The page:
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Coney Island and Brooklyn Railroad

The Coney Island and Brooklyn Railroad was originally a horsecar line in Kings County, New York (now the borough of Brooklyn in New York City).

Route description and historyEdit

The original line ran from the Boulevard entrance of Prospect Park (Park Circle) to Coney Island. It was the first railroad of any kind to reach Coney Island. The CI&B connected to other lines to bring people from Brooklyn (then a city) and from New York City (then meaning Manhattan) to its service to Coney Island. It began operating service along the Smith Street Line to Fulton Ferry in June 1862,[1] so that the line was commonly called the "Smith Street Line". It was also known as the "Slocum Road" after its president, Henry Warner Slocum, a Civil War general and New York congressman. Slocum's name is also associated with the steamboat General Slocum, involved in a disastrous fire on the East River.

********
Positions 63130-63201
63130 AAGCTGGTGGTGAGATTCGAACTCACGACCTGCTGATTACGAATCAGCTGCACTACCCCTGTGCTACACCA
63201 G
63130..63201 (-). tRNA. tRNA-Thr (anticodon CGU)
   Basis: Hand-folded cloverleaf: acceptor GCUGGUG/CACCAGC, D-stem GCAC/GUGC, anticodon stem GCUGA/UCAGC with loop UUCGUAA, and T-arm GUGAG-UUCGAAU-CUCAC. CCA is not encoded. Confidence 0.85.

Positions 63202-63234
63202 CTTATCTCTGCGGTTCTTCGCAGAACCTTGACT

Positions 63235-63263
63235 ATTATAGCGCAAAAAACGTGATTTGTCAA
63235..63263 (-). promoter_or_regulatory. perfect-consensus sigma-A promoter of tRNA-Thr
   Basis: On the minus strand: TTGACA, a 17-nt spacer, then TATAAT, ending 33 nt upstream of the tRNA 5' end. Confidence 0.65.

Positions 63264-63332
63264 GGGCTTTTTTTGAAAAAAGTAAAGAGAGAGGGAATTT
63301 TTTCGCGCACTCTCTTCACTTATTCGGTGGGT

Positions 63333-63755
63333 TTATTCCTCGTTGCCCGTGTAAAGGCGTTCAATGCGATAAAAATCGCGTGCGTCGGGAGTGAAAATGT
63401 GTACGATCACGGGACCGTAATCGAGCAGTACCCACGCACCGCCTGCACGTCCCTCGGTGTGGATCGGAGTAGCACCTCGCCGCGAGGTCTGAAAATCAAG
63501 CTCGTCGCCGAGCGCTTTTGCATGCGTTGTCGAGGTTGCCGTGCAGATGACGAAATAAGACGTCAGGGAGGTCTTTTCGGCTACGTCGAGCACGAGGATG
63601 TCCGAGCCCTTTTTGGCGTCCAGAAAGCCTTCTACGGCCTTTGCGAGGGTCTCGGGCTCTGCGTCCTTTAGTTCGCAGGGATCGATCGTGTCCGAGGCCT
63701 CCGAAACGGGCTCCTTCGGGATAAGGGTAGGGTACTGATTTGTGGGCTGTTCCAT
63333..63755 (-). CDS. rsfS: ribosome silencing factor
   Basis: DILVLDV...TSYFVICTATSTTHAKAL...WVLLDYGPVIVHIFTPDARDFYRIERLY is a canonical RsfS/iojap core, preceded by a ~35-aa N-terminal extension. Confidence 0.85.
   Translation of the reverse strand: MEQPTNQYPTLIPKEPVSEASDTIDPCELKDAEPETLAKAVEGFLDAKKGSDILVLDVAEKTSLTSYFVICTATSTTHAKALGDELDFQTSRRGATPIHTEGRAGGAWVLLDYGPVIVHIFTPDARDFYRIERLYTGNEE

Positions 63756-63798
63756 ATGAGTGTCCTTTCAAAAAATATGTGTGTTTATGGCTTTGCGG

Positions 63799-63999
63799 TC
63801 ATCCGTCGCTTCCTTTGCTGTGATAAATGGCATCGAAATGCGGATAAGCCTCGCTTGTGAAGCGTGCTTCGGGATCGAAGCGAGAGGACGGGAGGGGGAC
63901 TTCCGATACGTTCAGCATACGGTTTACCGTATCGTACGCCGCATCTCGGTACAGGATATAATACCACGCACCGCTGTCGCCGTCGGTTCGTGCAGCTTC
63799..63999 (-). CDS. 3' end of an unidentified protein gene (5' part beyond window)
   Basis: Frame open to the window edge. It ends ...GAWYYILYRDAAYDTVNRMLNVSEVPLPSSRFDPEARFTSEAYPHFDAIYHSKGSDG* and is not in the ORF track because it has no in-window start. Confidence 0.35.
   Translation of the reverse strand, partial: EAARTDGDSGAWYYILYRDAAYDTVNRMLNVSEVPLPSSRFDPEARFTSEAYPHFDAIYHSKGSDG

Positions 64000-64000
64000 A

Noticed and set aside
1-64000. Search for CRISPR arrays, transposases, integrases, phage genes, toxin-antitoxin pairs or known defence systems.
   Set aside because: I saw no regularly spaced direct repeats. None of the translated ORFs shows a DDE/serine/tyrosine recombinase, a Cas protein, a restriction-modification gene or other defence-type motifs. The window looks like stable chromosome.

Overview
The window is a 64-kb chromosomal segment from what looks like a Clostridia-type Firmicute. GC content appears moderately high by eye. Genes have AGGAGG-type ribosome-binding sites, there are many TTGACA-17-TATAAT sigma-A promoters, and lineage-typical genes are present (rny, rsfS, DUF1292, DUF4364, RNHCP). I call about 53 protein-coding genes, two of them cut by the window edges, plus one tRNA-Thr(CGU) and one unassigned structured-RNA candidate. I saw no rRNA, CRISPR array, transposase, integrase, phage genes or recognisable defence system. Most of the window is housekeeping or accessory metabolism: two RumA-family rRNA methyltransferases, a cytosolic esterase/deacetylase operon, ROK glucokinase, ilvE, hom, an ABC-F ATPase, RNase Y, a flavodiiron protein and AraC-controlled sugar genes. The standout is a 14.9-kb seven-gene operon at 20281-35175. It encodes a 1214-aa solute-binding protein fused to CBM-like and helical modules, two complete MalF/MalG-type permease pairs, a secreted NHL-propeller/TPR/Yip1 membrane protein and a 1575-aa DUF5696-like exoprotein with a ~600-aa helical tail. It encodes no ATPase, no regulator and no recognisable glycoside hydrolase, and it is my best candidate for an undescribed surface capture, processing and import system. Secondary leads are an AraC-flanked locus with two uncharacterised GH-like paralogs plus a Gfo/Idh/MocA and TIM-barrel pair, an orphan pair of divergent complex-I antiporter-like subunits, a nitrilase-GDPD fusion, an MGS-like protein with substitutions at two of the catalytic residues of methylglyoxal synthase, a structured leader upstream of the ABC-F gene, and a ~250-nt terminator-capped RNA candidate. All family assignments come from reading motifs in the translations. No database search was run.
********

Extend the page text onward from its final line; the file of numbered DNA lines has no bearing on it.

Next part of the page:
Most of the route operated alongside the Coney Island Plank Road, now Coney Island Avenue. In 1890, in order to compete better with the steam railroads that had been opened to Coney Island beginning in 1864, the CI&B became the first horsecar line in Kings County to electrify, using trolley wire.

The CI&B acquired the Grand Street, Prospect Park and Flatbush Railroad (Franklin Avenue Line) in the early 1890s, and leased the Brooklyn City and Newtown Rail Road (DeKalb Avenue Line) in 1897.

The Coney Island and Gravesend Railway, a Brooklyn Rapid Transit Company subsidiary, bought a majority of CI&B stock in 1913 or 1914;[2] it remained part of the BRT (Brooklyn-Manhattan Transit Corporation after 1923) system until the BMT was purchased by the City of New York in 1940. In 1955, the former CI&B's Coney Island Avenue Line was the third to last Brooklyn streetcar line to be converted to bus operation and the fourth to last in the State of New York.

The Coney Island Avenue Line continues to operate today as the B68 bus of the New York City Transit Authority, tracing most of the same route it has run for nearly a century-and-a-half.


  1. ^ "Brooklyn News". The New York Times. June 23, 1862. Archived from the original on July 17, 2012. Cite uses deprecated parameter |dead-url= (help)
  2. ^ "1914 Moody's Manual: Brooklyn Rapid Transit Company" (PDF). Archived from the original (PDF) on 2007-09-27. Cite uses deprecated parameter |deadurl= (help) (696 KiB)